To him, this was not small-time thievery committed either by impulse or out of desperation. Instead, Billy saw it as a business, and he was a businessman, and like other businessmen he planned his work carefully, weighed the risks and benefits of any opportunity, and acted only as a result of careful, responsible analysis.

Other snatchers—amateurs and punks, every one of them—paused on the street or in an alley to hastily search purses for valuables, risking arrest because of their inadvisable delays, at the very least creating a host of additional witnesses to their crimes. Billy, on the other hand, stashed the stolen purses in the trunk of his car to be retrieved later for more leisurely inspection in the privacy of his home.

He prided himself on his methodicalness and caution.

That cloudy and humid Wednesday in late April, he crossed and recrossed the city, visiting three widely separated districts and snatching six purses in addition to those that he had taken from the elderly woman outside Bartram's and from the young mother on Forty-sixth Street. The last of the eight also came from an old woman. At first he thought that it was going to be an easy hit, and then he thought that it was going to get messy, and finally it just turned out to be weird.

When Billy spotted her, she was coming out of a butcher's shop on Westend Avenue, clutching a package of meat to her breast. She was old. Her brittle white hair stirred in the spring breeze, and Billy had the curious notion that he could hear those dry locks rustling against one another. Her crumpled-parchment face, her slumped shoulders, her pale withered hands, and her shuffling step combined to convey the impression not only of extreme age but of frailty and vulnerability—which drew Billy Neeks as if he were an iron filing and she a magnet. Her purse was big, almost a satchel, and the weight of it—in addition to the package of meat—seemed to bother her, because she was shrugging the straps farther up on her shoulder and wincing in pain, as if suffering from a flare-up of arthritis.

Although it was spring, she was dressed in black: black shoes, black stockings, black skirt, dark gray blouse, even a heavy black cardigan sweater unsuited to the mild day.

Billy looked up and down the street, saw no one else nearby, and quickly made his move. He did his drunk trick: staggering, jostling the old biddy. But as he pulled the purse down her arm, she dropped the package of meat, seized the bag with both hands, and for a moment they were locked in an unexpectedly fierce struggle. Ancient as she was, she possessed surprising strength. He tugged at the purse, wrenched and twisted it, desperately attempted to rock her backward off her feet, but she stood her ground and held on with the tenacity of a deeply rooted tree resisting a storm wind.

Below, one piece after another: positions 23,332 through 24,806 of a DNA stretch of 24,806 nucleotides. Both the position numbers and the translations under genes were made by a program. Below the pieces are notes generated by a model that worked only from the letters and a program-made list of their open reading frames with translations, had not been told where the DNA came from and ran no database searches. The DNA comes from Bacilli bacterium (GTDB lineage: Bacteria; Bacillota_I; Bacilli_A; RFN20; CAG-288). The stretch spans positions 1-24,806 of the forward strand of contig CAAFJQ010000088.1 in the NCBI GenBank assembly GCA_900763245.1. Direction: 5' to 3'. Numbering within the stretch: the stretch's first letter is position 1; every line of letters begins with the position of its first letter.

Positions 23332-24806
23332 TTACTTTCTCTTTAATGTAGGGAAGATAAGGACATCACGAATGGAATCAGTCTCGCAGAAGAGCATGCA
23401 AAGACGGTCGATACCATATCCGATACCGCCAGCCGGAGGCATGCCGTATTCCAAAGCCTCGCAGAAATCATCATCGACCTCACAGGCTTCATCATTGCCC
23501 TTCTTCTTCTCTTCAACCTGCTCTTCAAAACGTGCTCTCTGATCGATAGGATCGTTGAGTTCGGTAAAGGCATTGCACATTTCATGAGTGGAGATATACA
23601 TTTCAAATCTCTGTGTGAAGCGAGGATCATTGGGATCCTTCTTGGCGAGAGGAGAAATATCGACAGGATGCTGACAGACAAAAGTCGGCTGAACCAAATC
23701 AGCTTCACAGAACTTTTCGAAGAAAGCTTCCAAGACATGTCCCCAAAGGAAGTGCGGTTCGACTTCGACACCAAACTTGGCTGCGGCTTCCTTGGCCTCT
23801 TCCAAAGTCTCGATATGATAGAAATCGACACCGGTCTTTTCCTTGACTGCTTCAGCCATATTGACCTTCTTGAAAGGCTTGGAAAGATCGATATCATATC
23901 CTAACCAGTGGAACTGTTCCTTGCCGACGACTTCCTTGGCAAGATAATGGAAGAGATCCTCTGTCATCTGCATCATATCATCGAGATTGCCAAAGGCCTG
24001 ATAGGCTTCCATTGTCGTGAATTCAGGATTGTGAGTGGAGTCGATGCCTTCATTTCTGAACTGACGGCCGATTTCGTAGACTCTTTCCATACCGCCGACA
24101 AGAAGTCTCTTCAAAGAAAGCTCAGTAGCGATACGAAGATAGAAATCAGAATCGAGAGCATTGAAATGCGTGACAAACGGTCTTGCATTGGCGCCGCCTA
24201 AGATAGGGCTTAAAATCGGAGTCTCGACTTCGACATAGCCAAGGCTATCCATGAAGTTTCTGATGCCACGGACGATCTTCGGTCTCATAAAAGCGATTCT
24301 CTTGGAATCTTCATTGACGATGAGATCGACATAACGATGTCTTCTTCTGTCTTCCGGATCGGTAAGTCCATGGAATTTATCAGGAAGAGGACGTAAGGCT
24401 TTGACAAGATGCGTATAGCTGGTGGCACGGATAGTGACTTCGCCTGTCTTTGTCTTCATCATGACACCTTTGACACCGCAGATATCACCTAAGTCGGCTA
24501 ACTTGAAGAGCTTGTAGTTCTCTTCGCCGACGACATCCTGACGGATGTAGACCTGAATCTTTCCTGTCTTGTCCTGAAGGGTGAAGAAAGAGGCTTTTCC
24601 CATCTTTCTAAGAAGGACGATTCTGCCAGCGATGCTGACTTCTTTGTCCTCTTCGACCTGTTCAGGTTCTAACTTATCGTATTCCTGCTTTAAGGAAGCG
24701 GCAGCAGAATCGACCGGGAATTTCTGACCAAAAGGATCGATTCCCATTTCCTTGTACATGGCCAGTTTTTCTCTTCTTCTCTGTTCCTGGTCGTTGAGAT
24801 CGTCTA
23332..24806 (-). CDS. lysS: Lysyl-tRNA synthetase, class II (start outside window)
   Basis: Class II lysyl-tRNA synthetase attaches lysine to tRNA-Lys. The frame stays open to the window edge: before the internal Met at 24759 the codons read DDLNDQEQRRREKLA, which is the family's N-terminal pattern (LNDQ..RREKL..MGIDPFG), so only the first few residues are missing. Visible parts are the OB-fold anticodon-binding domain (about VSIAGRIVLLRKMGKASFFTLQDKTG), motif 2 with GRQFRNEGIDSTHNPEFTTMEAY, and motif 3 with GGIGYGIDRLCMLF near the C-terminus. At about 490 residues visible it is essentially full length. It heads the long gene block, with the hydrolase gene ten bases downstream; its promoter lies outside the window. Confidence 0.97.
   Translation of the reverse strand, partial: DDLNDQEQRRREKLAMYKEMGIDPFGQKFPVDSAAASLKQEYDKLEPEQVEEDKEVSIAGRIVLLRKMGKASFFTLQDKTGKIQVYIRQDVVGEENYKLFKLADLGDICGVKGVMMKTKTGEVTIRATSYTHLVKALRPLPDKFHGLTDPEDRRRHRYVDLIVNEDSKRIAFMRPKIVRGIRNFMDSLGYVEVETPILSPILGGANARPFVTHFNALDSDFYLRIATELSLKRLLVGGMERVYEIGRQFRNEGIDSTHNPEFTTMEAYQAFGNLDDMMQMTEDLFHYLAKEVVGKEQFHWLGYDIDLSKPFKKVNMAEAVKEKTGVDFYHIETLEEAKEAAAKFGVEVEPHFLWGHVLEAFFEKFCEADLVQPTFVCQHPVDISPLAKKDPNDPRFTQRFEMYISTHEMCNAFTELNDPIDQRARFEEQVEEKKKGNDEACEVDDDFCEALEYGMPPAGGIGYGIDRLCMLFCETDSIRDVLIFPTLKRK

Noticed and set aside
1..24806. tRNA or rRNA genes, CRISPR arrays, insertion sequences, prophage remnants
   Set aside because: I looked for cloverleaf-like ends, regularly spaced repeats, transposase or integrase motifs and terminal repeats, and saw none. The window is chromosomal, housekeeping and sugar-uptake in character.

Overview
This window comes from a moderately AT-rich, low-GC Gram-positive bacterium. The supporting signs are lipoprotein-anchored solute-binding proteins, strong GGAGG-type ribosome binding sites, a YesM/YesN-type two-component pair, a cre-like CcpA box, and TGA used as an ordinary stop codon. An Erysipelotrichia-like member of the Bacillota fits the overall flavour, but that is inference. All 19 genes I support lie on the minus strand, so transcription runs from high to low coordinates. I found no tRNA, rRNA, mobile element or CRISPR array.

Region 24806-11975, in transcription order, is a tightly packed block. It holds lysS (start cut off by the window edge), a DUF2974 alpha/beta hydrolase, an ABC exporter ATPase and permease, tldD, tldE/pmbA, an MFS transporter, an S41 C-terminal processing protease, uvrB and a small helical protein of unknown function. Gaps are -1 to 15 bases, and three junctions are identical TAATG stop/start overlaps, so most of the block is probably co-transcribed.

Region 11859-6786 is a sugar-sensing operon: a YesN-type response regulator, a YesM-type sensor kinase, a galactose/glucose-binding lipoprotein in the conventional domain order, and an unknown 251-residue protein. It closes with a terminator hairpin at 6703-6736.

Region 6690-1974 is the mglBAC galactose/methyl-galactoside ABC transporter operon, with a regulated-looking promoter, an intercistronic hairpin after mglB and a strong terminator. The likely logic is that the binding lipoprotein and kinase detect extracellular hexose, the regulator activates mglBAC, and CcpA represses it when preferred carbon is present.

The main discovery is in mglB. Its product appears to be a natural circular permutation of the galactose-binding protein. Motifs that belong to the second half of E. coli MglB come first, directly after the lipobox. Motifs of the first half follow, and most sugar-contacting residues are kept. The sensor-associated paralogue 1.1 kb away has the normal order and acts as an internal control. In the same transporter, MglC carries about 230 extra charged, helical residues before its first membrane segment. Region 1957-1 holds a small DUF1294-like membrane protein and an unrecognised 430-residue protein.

He said, "Give it up, you stupid old bitch, or I'll bust your face."

And then a strange thing happened:

She changed before Billy's eyes. She no longer appeared frail but steely, no longer weak but darkly energized. Her bony, arthritic hands suddenly looked like the dangerous talons of a powerful bird of prey. That singular face—pale yet jaundiced, nearly fleshless, all wrinkles and sharp pointy lines—was still ancient, but it no longer seemed quite human to Billy Neeks. And her eyes. God, her eyes. At first glance, Billy saw only the watery, myopic gaze of a doddering crone; but abruptly they were eyes of tremendous power, eyes of fire and ice, simultaneously boiling his blood and freezing his heart, eyes that saw into him and through him, not the eyes of a helpless old granny but those of a murderous beast that had the desire and ability to devour him alive.

He gasped in fear, and he almost let go of the purse, almost ran. In a blink, however, she was transformed into a defenseless old woman again. Abruptly she capitulated. Like pop beads, the swollen knuckles of her twisted hands seemed to come apart, and her finger joints went slack. She lost her grip, releasing the purse with a small cry of despair.

Emitting a menacing snarl that served not only to frighten the old woman but also to chase away Billy's own irrational terror, he shoved her backward into a curbside trash container, and he bolted past her with the satchel-size purse under his arm. He glanced back after several steps, half expecting to see that she had fully assumed the form of a great dark bird of prey, flying at him, eyes aflame, teeth bared, talon-hands spread and hooked to tear him to bits. But she was clutching at the trash container to keep her balance, as age-broken and helpless as she had been when he had first seen her.

The only odd thing: She was looking after him with a smile. No mistaking it. A wide, stained-tooth smile. Almost a lunatic grin.

Senile old fool, Billy thought. Has to be senile if she finds anything funny about having her purse snatched.

He could not imagine why he had ever been afraid of her.

He ran, dodging from one alleyway to another, down side streets, across a sun-splashed parking lot, along a shadowy service passage between two tenements, and onto a street far removed from the scene of his latest theft. At a stroll, he returned to his parked car and put the old woman's black purse in the trunk with the others taken elsewhere in the city. At last, a hard day's work behind him, he drove home, looking forward to counting his take, having a few icy beers, and watching some TV.